Often I wonder why I still maintain a home telephone. It rings at inopportune times, often with a computer-generated sales pitch on the other end. Sometimes a human voice greets me. However, the person often has a heavy accent and is calling from a different continent.
So far today, the house phone has rung four times. Because it was a “740” area code, I answered the first call. Surprisingly the voice was that of a male calling from one of those distant countries where English is not the native language, despite the local number. “Hello, ma’am, there is a problem with your computer,” was the scammer’s opening line.
This same pretense occurred on my home telephone early on New Year’s Day 2015. Identifying himself as a representative of my internet provider, and not being fully awake after a celebratory evening of ballroom dancing, this usually scam-sniffing homeowner mistakenly believed the heavily accented caller.
Directions were given for me to sign on to the internet and follow his instructions. Thankfully, after I texted a technology-trained neighbor, she immediately arrived at the door and saved me from the clutches of the scammer by aborting the damage he had initiated.
Another central Ohio friend was not so lucky a few weeks later. The damage the same scam caused to her Mac computer required extensive repair, and also occurred via her home telephone number. Thankfully she does not have online banking, which potentially was the specific goal for that foreign caller.
Via the accented “technician’s” seemingly “helpful” manipulation to rectify “the internet problem,” these scammers are gaining access to passwords and other financial online components that could empty victims’ bank accounts or render unauthorized purchases using charge card numbers from prior online buying stored on the computer.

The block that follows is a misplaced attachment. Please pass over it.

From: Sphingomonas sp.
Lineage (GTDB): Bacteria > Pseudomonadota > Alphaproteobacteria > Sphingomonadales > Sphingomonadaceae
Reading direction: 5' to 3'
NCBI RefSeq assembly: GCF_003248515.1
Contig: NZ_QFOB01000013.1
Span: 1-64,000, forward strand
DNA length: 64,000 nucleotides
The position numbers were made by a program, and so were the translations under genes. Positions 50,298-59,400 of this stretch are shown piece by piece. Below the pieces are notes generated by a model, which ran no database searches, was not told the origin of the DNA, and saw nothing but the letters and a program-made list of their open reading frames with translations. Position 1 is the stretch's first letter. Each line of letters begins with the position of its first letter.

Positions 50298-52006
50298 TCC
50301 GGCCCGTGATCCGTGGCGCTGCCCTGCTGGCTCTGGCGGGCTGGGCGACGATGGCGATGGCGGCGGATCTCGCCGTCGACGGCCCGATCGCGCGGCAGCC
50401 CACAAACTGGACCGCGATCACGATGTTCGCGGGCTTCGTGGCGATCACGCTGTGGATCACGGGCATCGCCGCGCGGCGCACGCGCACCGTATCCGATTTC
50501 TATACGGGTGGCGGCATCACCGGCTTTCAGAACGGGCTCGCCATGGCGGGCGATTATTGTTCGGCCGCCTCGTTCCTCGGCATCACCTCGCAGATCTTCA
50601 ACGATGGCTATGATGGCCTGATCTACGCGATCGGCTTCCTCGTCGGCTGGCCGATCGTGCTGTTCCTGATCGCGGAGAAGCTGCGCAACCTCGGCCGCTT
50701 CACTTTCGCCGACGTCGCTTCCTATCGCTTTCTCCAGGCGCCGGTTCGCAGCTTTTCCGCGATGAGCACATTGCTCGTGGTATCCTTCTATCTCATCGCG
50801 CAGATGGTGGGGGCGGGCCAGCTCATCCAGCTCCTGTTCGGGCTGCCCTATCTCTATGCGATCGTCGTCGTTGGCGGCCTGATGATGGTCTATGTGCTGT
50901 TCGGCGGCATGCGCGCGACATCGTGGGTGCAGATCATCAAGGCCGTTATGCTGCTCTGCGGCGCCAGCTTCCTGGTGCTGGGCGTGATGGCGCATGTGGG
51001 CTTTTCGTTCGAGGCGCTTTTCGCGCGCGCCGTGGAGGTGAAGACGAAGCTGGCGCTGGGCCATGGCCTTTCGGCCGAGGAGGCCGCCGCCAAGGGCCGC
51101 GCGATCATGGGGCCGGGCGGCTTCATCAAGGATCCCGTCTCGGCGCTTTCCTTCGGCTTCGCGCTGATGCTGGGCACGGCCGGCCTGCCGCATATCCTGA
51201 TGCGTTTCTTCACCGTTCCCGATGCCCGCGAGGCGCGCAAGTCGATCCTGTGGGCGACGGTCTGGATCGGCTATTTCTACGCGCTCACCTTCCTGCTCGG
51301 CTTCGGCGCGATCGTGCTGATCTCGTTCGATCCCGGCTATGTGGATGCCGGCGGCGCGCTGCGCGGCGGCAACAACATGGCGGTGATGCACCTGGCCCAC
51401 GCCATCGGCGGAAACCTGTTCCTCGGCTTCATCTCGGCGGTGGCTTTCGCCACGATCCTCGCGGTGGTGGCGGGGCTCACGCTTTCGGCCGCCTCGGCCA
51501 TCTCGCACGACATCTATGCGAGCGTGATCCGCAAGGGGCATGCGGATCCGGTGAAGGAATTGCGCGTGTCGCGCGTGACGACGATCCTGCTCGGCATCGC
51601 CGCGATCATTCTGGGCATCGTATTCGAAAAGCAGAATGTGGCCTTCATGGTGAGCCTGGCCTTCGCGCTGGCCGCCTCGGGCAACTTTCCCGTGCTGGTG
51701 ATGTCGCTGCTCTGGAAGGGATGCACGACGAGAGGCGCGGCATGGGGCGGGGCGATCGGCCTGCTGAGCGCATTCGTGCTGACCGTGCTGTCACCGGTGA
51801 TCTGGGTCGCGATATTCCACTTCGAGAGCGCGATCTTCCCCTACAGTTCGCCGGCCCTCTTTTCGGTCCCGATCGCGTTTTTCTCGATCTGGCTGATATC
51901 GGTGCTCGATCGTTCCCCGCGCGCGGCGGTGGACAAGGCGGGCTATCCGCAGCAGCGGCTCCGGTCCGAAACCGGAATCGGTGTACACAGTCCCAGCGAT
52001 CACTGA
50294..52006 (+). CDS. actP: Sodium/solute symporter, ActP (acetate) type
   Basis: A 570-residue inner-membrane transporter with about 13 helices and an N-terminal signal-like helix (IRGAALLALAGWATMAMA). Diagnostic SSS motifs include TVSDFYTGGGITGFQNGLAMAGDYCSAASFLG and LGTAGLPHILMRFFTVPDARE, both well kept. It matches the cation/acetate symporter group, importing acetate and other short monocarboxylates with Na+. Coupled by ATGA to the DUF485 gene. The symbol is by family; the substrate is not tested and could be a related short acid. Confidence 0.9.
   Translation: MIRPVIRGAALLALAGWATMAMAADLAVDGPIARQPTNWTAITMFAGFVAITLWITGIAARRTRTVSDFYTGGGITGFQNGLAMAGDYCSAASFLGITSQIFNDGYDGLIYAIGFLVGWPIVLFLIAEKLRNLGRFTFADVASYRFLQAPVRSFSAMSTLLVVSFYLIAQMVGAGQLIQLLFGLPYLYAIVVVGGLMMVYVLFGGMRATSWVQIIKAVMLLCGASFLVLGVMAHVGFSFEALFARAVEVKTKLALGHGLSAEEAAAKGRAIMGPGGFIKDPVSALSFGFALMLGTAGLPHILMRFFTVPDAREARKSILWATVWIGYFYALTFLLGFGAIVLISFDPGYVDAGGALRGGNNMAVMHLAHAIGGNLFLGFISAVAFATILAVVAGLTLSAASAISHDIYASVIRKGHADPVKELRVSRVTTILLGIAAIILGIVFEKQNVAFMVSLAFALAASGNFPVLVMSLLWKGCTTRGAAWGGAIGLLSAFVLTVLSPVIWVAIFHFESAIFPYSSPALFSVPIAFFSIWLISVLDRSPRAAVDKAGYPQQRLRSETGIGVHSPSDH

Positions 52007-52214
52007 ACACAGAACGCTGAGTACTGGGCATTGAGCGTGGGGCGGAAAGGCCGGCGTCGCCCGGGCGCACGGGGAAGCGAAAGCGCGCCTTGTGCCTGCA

Despite the local “740” area code, please beware of this sudden resurgence of this scam. The callers are not reputable despite representing themselves as employees of your home telephone or internet provider.
These accented scammers are seeking financial information stored on your computer. Surprisingly, after offering today’s caller a not-so-pleasant response before slamming down the land-line hand-set, the same number has called now five more times. What part of “you are a scammer, get a real job” — with a few choice words added — do these shysters not comprehend?
After contacting Ohio Attorney General Mike DeWine’s office and speaking with Sherrie, she deemed the scam of using a local area code from another continent as “spoofing.” This staff member suggested using the call-block feature when repetitive calls from an illegitimate source are received or not answering when the same number appears via caller ID.
As my mother has mentioned multiple times, “computers will be the downfall of our economy.” Considering she has never operated a laptop computer or texted, and possesses limited understanding of the difference between a land-line and a cellphone, sometimes I think she might be somewhat accurate in her prediction.